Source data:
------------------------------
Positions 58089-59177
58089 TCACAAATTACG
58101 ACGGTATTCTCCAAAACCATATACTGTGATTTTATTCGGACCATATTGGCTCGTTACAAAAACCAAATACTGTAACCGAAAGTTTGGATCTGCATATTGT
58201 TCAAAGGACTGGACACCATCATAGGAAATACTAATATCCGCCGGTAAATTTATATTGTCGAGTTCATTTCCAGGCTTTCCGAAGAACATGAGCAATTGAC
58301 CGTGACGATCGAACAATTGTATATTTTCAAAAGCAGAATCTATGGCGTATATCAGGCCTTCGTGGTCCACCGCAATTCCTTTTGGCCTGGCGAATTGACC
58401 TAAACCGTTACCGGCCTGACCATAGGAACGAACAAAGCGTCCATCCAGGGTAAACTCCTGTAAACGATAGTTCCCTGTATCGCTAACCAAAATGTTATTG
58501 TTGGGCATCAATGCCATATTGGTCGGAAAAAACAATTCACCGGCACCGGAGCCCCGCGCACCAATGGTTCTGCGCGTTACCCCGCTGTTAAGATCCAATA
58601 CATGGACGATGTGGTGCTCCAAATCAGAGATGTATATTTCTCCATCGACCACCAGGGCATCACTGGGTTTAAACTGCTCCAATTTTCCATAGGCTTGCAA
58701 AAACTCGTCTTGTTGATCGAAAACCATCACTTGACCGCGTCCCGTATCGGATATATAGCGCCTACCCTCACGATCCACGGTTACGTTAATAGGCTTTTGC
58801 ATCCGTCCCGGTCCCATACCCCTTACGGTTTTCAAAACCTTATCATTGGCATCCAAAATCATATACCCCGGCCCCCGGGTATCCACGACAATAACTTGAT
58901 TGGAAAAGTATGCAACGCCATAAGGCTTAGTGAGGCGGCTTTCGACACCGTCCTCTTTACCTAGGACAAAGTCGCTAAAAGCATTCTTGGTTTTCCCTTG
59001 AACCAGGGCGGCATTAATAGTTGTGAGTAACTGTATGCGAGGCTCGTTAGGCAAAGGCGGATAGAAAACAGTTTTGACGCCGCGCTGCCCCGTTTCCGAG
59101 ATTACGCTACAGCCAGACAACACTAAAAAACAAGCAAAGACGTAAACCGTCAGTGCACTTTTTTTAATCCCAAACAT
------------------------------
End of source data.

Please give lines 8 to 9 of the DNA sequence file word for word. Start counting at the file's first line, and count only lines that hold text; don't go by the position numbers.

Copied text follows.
58601 CATGGACGATGTGGTGCTCCAAATCAGAGATGTATATTTCTCCATCGACCACCAGGGCATCACTGGGTTTAAACTGCTCCAATTTTCCATAGGCTTGCAA
58701 AAACTCGTCTTGTTGATCGAAAACCATCACTTGACCGCGTCCCGTATCGGATATATAGCGCCTACCCTCACGATCCACGGTTACGTTAATAGGCTTTTGC